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Democratization and Civil Liberties: The Role of Violence During the Transition

Author

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  • Cervellati, Matteo

    () (University of Bologna)

  • Fortunato, Piergiuseppe

    () (UNCTAD)

  • Sunde, Uwe

    () (University of Munich)

Abstract

This paper investigates the role of violent civil conflicts during the process of democratization for the quality of emerging democracies, and in particular, the protection of civil (political and economic) liberties. A simple theory in which different groups may engage in violent conflict in order to become the ruler predicts a crucial role of the democratization scenario. A peaceful democratization leads to democracies with a high degree of civil liberties, reflecting a social contract according to which all groups are politically represented and the rulers deliberately abstain from wasteful rent extraction. A transition to democracy under a violent conflict is less likely to lead to a system with a high degree of civil liberties. Empirical evidence from the third wave of democratization based on a difference-in-difference methodology supports the theoretical predictions. The findings suggest that violent conflicts during the democratic transition have persistent negative effects on the quality of the emerging democracies.

Suggested Citation

  • Cervellati, Matteo & Fortunato, Piergiuseppe & Sunde, Uwe, 2011. "Democratization and Civil Liberties: The Role of Violence During the Transition," IZA Discussion Papers 5555, Institute for the Study of Labor (IZA).
  • Handle: RePEc:iza:izadps:dp5555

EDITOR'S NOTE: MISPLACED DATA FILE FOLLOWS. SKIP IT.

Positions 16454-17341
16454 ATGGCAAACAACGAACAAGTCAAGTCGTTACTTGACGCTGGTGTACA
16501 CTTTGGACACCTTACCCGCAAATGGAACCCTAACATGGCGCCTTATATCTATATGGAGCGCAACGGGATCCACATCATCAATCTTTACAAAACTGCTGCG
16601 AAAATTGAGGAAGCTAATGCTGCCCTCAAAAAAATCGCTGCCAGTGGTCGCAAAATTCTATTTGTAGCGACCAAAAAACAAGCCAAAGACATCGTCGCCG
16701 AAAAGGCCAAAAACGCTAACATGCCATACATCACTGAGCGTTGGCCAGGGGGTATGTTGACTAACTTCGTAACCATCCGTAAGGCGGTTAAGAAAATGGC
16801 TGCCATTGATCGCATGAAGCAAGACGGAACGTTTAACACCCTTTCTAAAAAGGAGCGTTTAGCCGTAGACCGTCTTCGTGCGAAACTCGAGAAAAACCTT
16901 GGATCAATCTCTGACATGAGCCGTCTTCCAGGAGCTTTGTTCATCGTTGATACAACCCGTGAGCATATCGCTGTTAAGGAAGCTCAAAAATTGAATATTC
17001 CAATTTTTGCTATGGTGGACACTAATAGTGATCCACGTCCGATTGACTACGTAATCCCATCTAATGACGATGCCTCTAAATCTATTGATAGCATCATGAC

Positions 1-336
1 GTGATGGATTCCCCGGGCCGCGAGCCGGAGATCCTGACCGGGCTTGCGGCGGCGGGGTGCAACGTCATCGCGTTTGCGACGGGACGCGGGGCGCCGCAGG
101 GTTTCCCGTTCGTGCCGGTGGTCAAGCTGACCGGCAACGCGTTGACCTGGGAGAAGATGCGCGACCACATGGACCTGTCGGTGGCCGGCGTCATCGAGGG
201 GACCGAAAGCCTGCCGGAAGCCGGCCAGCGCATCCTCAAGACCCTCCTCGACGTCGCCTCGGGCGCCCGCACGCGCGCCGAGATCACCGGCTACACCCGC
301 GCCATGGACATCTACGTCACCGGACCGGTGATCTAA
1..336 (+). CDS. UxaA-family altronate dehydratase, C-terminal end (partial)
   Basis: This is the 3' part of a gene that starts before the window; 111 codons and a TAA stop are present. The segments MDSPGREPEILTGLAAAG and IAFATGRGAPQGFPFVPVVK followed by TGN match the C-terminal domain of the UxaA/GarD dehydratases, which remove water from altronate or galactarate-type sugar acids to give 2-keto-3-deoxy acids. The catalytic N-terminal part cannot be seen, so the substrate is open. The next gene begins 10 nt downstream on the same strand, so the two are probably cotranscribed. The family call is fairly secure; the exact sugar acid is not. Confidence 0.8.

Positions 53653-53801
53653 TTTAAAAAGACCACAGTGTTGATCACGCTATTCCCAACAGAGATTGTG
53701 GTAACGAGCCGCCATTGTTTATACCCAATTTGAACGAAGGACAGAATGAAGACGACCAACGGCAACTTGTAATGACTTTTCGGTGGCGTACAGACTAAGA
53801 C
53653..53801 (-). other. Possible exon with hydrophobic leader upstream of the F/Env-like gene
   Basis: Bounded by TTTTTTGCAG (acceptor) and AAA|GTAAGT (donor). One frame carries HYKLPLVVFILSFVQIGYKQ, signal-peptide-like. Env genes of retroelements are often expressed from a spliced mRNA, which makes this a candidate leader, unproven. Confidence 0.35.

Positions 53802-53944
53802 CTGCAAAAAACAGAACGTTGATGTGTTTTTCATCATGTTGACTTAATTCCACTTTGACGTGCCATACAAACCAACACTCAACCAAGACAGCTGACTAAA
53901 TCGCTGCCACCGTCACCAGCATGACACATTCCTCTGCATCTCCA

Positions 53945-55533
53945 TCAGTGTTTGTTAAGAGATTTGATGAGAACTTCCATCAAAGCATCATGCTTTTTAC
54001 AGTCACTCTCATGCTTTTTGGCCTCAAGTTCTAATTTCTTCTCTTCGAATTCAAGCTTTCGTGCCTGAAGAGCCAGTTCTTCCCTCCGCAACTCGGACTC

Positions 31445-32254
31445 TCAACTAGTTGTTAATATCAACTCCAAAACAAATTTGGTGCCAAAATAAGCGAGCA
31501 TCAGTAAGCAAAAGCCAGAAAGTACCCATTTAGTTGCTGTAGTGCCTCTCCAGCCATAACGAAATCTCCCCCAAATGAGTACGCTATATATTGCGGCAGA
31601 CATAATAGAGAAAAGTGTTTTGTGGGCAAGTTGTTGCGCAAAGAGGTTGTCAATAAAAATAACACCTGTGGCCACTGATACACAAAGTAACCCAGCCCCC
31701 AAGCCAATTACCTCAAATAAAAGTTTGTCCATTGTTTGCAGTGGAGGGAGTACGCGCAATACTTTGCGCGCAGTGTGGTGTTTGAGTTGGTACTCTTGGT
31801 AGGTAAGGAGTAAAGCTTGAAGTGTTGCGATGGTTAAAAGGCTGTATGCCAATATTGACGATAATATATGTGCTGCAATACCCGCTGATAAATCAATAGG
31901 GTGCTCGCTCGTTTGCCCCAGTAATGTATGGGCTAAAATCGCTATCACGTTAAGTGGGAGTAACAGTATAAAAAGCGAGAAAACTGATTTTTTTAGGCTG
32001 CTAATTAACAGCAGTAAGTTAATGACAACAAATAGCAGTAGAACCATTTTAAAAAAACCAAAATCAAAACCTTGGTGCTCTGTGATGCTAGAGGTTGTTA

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    Cited by:

    1. Cervellati, Matteo & Sunde, Uwe, 2011. "Democratization, Violent Social Conflicts, and Growth," IZA Discussion Papers 5643, Institute for the Study of Labor (IZA).
    2. Piergiuseppe Fortunato & Ugo Panizza, 2015. "Democracy, education and the quality of government," Journal of Economic Growth, Springer, vol. 20(4), pages 333-363, December.
    3. Cervellati Matteo & Fortunato Piergiuseppe & Sunde Uwe, 2012. "Consensual and Conflictual Democratization," The B.E. Journal of Theoretical Economics, De Gruyter, vol. 12(1), pages 1-51, December.
    4. Piergiuseppe Fortunato, 2015. "Democratic Government and Development: A Survey," Asian Development Review, MIT Press, vol. 32(2), pages 153-177, September.
    5. Matteo Cervellati & Piergiuseppe Fortunato & Uwe Sunde, 2015. "Roots and Fruits of Democracy: Natural Resources, Income Distribution and Social Violence," World Economic Review, World Economics Association, vol. 2015(4), pages 1-27, February.

    More about this item

    Keywords

    democratization; civil conflict; violent democratization; civil liberties;

    JEL classification:

    • H10 - Public Economics - - Structure and Scope of Government - - - General
    • O20 - Economic Development, Innovation, Technological Change, and Growth - - Development Planning and Policy - - - General
    • N10 - Economic History - - Macroeconomics and Monetary Economics; Industrial Structure; Growth; Fluctuations - - - General, International, or Comparative

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